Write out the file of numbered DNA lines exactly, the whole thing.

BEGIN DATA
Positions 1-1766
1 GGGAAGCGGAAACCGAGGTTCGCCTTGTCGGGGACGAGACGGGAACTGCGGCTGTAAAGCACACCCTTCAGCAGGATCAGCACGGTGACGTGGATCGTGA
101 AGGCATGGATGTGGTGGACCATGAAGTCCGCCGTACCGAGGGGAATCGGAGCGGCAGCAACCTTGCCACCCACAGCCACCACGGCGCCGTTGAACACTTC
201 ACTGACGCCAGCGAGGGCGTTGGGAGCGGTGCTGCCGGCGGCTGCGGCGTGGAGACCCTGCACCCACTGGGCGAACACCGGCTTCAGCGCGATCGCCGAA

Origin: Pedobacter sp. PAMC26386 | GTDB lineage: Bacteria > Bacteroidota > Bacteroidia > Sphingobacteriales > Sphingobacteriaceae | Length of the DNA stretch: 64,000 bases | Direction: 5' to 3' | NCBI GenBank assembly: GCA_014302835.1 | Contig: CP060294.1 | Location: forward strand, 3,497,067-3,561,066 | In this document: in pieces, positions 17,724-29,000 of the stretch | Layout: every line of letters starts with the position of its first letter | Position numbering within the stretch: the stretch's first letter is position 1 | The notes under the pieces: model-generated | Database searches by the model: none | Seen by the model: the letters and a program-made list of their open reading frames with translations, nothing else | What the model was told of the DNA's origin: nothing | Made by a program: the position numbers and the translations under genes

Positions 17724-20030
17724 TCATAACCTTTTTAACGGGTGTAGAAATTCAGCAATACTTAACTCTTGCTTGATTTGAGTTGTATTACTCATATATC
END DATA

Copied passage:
Positions 1-1766
1 GGGAAGCGGAAACCGAGGTTCGCCTTGTCGGGGACGAGACGGGAACTGCGGCTGTAAAGCACACCCTTCAGCAGGATCAGCACGGTGACGTGGATCGTGA
101 AGGCATGGATGTGGTGGACCATGAAGTCCGCCGTACCGAGGGGAATCGGAGCGGCAGCAACCTTGCCACCCACAGCCACCACGGCGCCGTTGAACACTTC
201 ACTGACGCCAGCGAGGGCGTTGGGAGCGGTGCTGCCGGCGGCTGCGGCGTGGAGACCCTGCACCCACTGGGCGAACACCGGCTTCAGCGCGATCGCCGAA

Origin: Pedobacter sp. PAMC26386 | GTDB lineage: Bacteria > Bacteroidota > Bacteroidia > Sphingobacteriales > Sphingobacteriaceae | Length of the DNA stretch: 64,000 bases | Direction: 5' to 3' | NCBI GenBank assembly: GCA_014302835.1 | Contig: CP060294.1 | Location: forward strand, 3,497,067-3,561,066 | In this document: in pieces, positions 17,724-29,000 of the stretch | Layout: every line of letters starts with the position of its first letter | Position numbering within the stretch: the stretch's first letter is position 1 | The notes under the pieces: model-generated | Database searches by the model: none | Seen by the model: the letters and a program-made list of their open reading frames with translations, nothing else | What the model was told of the DNA's origin: nothing | Made by a program: the position numbers and the translations under genes

Positions 17724-20030
17724 TCATAACCTTTTTAACGGGTGTAGAAATTCAGCAATACTTAACTCTTGCTTGATTTGAGTTGTATTACTCATATATC